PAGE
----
# Let $G_1. …, G_k$ be any groups and $\sigma \in S_k$ a permutation. Prove the following map defines an isomorphism

Prove that the map:

$$\varphi: G_1 \times \cdots \times G_k \rightarrow G_{\sigma(1)} \times \cdots \times G_{\sigma(k)}$$ $$\varphi: \hspace{0.2cm} (g_1, \cdots , g_k) \hspace{0.2cm} \mapsto \hspace{0.5cm}(g_{\sigma(1)}, \cdots ,g_{\sigma(k)})$$

defines an isomorphism of the groups.

This is my proof:

1) I don't know how to show its bijective. Can you say that it is obvious as the groups map to symmetric perumatations? I don't know why that would show bijection though.

2) $\varphi(ab) = \varphi(a) \varphi(b)$:

$\varphi(g_1 , \cdots, g_k) = \varphi(g_1 \cdots g_k) = g_{\sigma(1)} \cdots g_{\sigma(k)} = \varphi(g_{\sigma(1)}) \cdots \varphi (g_{\sigma(k)})$

3) $\varphi(1_G) = 1_H$:

$\varphi(1_{G_1 \times \cdots \times G_k}) =\varphi(1_{G_1} \times \cdots \times 1_{G_k}) = (1_{G_{\sigma(1)} }, \cdots, 1_{G_{\sigma(1)}}) = 1_{G_{\sigma(1)} \times \cdots \times G_{\sigma(k)}}$

Is this correct?

EDIT: Does commutativity show bijection?

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You already proved that $\phi$ is a homomorphism. Then the easiest way to show that this map is bijective is to determine explicitly the inverse homomorphism. – Curufin Dec 12 '12 at 15:52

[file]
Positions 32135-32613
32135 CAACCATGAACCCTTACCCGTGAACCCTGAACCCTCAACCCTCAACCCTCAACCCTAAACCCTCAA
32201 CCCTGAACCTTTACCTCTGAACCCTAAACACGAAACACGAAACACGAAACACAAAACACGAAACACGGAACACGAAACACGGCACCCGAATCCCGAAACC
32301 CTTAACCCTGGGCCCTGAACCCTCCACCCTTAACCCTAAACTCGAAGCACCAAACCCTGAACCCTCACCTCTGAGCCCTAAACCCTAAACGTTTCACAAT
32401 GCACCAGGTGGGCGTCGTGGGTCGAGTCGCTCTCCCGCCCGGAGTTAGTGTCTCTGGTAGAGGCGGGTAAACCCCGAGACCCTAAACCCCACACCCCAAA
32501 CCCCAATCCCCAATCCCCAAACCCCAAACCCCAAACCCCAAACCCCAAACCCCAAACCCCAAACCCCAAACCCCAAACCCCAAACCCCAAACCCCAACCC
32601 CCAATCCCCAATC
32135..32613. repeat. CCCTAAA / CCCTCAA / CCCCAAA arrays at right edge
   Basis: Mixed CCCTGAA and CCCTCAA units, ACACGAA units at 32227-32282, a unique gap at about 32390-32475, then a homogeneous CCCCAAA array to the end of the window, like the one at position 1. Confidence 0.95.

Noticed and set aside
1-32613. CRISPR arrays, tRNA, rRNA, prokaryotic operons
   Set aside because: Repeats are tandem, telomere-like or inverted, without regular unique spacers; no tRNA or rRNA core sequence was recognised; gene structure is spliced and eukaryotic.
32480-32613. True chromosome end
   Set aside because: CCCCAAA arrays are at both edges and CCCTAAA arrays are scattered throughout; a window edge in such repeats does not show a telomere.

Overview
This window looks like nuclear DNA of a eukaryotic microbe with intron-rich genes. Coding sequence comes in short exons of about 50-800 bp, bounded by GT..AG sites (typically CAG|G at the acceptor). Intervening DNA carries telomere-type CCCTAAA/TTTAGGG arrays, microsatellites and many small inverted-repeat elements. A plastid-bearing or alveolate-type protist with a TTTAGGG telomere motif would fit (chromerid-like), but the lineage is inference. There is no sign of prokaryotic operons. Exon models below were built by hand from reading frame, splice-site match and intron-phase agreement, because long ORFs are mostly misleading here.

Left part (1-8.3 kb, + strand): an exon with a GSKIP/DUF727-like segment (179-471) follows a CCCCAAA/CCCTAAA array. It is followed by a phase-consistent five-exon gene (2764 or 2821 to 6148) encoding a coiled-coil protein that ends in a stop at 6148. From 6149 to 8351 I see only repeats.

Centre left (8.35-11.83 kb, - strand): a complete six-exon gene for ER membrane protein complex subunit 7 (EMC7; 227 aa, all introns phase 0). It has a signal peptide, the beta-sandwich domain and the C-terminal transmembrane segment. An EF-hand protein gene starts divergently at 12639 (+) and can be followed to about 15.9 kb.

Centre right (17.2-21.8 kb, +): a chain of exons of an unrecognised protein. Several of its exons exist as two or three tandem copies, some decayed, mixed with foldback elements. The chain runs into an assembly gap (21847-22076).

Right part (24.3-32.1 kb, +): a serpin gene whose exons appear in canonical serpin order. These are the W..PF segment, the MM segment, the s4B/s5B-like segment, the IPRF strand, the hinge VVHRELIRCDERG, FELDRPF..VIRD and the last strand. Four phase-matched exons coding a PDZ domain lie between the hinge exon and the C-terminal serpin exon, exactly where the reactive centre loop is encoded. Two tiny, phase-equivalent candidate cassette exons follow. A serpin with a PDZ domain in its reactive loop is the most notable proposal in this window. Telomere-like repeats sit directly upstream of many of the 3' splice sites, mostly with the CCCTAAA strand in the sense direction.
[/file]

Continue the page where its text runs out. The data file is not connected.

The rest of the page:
Whats the inverse homomorphism? Basically saying that $\varphi(a) \varphi(b) = \varphi(ab)$ and $\varphi(1_H) = 1_G$? – Kaish Dec 12 '12 at 16:05
Think about the inverse of the permutation. – Gregor Bruns Dec 12 '12 at 16:08
By definition, the permutation is a bijection to itself. And as we are mapping to permutations, thus the original group must be a permutation and so there is a bijection? – Kaish Dec 12 '12 at 16:51

$$\text{If}\,\,\,\phi:G_1\times\ldots\times G_k\to G_{\sigma(1)}\times\ldots\times G_{\sigma(k)}\,\,\,\text{is defined by}\,\,\phi(g_1,...,g_k):=(g_{\sigma(1)},...,g_{\sigma(k)})\,\,,$$
$$\text{define then }\,,\pi: G_{\sigma(1)}\times\ldots\times G_{\sigma(k)}\to G_1\times\ldots\times G_k\,\,\,\text{by:}$$
$$\pi:=(g_{\sigma(1)},...,g_{\sigma(k)}):=(g_1,...,g_k)$$
which, in fact, is just putting $\,\pi(x_1,...,x_k):=\left(x_{\sigma^{-1}(1)},...,x_{\sigma^{-1}(k)}\right)\,$.
Now just show that $\,\phi\circ\pi=\pi\circ\phi=Id.\,$ ,and, thus, $\,\phi\,$ is a bijection (just as you showed $\,\phi\,$ is a homomorphism you can show the same for $\,\pi\,$) and thus an isomorphism.